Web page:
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CHARLESTON, W.Va.What was the earliest book published in West Virginia? Who was the first African American to become a registered architect? What legendary astronaut did Senator Jennings Randolph invite to the National Youth Science Camp luncheon?

The answers to these questions and more can be found in the Division of Culture and History’s new sesquicentennial-themed exhibit, now on display in the Archives and History Library.

“For the Division of Culture and History, celebrating the state’s sesquicentennial is an opportunity to showcase our people, culture and history in so many ways,” said Commissioner Randall Reid-Smith.  “We are able to highlight the key dates and events that helped form our state and, at the same time, share the stories that bring human touches to our statehood.  When visitors come to see the Archives exhibit, I hope they will take the time to read the materials and appreciate the care with which our State Archives staff preserves our past.”

The exhibit covers the period from 1749 through 2013. It is divided into four sections: pre-statehood and three 50-year periods of West Virginia’s existence. The exhibit contains a handwritten letter from John Brown to his family, an original topography map of the Little Kanawha River, the “Friends of Coal Bowl” contractual agreement and the official Sago Mining Disaster report.

“Staff archivist Debra Basham selected a number of letters, documents, photographs and maps from the State Archives that highlight some important events in West Virginia history,” said Joe Geiger, director of Archives and History. “These materials are representative of the rich heritage preserved in our numerous collections.”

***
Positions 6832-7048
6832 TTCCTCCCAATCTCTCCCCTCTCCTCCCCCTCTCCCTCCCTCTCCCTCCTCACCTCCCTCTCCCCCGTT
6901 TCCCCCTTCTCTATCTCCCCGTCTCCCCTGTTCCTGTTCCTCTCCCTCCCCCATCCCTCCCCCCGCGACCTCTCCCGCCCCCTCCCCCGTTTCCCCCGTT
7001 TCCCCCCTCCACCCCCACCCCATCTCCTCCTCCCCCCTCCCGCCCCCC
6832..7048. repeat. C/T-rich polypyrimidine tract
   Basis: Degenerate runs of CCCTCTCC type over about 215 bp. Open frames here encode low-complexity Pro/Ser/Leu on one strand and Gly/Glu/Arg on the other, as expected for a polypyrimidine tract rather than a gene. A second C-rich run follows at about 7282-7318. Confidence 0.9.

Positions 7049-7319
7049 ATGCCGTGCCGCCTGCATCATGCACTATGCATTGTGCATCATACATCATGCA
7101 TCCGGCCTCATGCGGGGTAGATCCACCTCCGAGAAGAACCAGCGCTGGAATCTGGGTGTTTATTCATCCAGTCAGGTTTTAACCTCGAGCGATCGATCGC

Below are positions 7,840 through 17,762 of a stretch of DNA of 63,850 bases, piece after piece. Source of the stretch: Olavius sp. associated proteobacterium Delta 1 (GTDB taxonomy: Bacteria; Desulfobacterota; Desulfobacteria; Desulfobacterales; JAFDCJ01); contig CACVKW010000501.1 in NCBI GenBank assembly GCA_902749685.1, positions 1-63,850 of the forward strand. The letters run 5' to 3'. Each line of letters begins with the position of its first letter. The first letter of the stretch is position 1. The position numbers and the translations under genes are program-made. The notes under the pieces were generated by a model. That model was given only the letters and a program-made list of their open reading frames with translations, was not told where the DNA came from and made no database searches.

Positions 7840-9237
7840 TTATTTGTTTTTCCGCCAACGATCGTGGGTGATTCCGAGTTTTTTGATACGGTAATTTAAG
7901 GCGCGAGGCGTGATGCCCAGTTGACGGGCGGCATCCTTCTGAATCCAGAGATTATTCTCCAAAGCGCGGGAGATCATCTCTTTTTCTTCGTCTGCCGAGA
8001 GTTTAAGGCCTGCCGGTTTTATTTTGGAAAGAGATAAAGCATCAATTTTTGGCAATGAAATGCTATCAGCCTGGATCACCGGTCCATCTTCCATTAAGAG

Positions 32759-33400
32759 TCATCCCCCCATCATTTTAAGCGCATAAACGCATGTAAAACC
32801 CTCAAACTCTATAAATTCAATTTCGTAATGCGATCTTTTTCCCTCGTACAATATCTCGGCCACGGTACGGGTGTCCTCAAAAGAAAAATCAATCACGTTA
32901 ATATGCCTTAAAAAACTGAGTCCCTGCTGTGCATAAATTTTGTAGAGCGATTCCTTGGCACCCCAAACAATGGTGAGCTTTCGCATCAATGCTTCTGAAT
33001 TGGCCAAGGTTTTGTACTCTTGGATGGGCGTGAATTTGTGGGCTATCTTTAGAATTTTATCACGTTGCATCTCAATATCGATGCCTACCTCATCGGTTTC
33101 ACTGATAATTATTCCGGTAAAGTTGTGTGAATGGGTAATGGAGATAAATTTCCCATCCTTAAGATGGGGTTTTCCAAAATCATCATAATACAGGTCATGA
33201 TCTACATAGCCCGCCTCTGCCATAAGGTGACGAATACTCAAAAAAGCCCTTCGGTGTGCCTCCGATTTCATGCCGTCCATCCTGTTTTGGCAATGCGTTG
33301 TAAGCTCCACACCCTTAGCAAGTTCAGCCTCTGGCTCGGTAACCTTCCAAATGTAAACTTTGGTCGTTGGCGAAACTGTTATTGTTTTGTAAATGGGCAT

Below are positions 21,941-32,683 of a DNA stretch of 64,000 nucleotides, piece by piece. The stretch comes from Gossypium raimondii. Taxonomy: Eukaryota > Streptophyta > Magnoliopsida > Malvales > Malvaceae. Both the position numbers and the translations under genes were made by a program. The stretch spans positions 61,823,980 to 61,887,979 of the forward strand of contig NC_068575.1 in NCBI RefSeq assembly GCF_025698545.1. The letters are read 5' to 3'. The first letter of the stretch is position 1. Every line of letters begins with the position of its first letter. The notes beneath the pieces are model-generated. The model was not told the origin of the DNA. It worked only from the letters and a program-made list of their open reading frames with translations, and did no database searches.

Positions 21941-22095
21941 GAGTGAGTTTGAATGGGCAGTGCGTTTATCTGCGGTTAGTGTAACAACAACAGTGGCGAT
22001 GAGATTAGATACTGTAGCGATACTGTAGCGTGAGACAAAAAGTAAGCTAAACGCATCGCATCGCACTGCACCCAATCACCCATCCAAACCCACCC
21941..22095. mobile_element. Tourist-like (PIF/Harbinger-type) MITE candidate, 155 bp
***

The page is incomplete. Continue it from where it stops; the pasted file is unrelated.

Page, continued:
The exhibit will be on display through June 22 and is free to the public. The Archives and History Library is open from 9 a.m. to 5 p.m. Monday through Saturday, and 9 a.m. to 8 p.m. on Thursdays.

For more information, contact Caryn Gresham, deputy commissioner for the West Virginia Division of Culture and History, at (304) 558-0220 or at [email protected] 

The West Virginia Division of Culture and History is an agency within the West Virginia Department of Education and the Arts with Kay Goodwin, Cabinet Secretary. The Division, led by Commissioner Randall Reid-Smith, brings together the past, present and future through programs and services focusing on archives and history, arts, historic preservation and museums. For more information about the Division’s programs, events and sites, visit www.wvculture.org.

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